To do: Old Louisville

Our recent travels included a stop in Old Louisville for Justin’s 5 For the Road comedy tour.

I’m always excited when we get to go to Kentucky. For all its redneck-ian hullabaloo, that is a gorgeous state with gorgeous stems (read: trees). And Old Louisville, a historic neighborhood located near the heart of the city, never disappoints.

Here are some recent discoveries from our latest trip you should hit up the next time you’re in Derby City.

Central Park

Once the idyllic country estate of the DuPont family, this 17-acre park is the perfect place to post up when you need to hot spot and people watch. While working from a park bench I saw a dad teaching his daughter how to ride a bike, three drunk old men shooting the proverbial shit on a neighboring bench, a date happening on the tennis court, a lot of people walking their eager dogs, and this squirrel, my co-worker for the afternoon.

North Lime Coffee and Donuts

This new bakery and java joint was within walking distance from our Airbnb, and, as Louisville luck would have it, the walk there included a veritable tour of grand estates. I love Old Louisville’s old architecture. Every house has a treasured new-old surprise to share. Aging lace curtains. Grand stone staircases. Wrought iron gates overgrown in ivy.

North Lime didn’t disappoint either. I got us a coffee to go and a few fresh-baked donuts, including a sprinkle version with an apple butter glaze. It was the best thing I ate the whole trip.

Mag Bar

This dive joint was the comedy tour’s show host. Trivia night was happening in the other room and drinkers were enjoying the weather on the outdoor patio. You could also kick it old-school and play some arcade games they had on tap like Mortal Kombat and Battletoad. Old Louisville indeed.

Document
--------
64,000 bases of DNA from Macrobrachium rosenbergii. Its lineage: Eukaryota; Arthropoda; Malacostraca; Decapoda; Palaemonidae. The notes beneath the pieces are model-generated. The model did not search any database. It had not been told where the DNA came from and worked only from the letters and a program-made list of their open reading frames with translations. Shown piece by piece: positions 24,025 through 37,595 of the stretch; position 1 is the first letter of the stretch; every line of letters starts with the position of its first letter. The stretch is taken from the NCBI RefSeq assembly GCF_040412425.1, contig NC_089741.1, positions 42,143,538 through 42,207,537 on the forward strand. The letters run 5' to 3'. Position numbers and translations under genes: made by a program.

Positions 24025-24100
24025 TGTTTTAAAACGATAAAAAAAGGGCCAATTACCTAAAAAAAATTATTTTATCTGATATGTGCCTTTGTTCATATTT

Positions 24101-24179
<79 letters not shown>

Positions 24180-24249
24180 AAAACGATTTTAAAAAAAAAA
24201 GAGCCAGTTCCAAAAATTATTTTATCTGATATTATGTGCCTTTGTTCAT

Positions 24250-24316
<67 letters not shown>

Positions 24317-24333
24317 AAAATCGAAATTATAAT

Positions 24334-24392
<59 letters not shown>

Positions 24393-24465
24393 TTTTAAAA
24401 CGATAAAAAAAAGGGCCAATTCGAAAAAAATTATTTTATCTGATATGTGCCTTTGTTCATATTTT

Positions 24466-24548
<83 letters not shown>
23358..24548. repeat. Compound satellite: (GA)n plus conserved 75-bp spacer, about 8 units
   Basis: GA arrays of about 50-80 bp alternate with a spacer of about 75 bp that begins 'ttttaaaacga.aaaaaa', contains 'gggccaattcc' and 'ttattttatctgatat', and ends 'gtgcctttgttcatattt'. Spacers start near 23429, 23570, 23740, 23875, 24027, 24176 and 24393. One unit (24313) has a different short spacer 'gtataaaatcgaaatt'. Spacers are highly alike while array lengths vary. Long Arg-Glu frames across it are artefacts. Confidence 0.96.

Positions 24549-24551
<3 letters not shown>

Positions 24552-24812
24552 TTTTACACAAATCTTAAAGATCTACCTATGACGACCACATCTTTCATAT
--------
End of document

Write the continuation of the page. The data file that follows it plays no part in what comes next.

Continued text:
Sheherazade Gallery

After the show, we walked home and spotted this glowing pink art installation. I was drawn to it like an ant to discarded cotton candy. After some hashtag searching, I learned this was Sheherazade, a one-car garage turned gallery space. Rotating exhibitions fill up the whole open-air space and the clear glass gallery-wide door means it’s viewable after hours. It made our walk home weird and magical. Just like we like ‘em.

Filson Historical Society

Right by our Airbnb was the Filson Historical Society, so I went to check out their WWI exhibits during my lunch break before we got back on the road. Louisville native Jack Speed was an officer in the 150th Field Artillery on the Western Front. As an amateur photographer, he used what Kodak marketed as the “soldier’s camera” to take photos during the war. The camera folded into itself to about the size of an iPhone 4. I took photos of it on my Google Pixel. Cool to see how photography, cameras and humans (thank goodness!) have evolved since then. Stop by the front desk and ask to see their displays. An exhibition guide will give you a tour.

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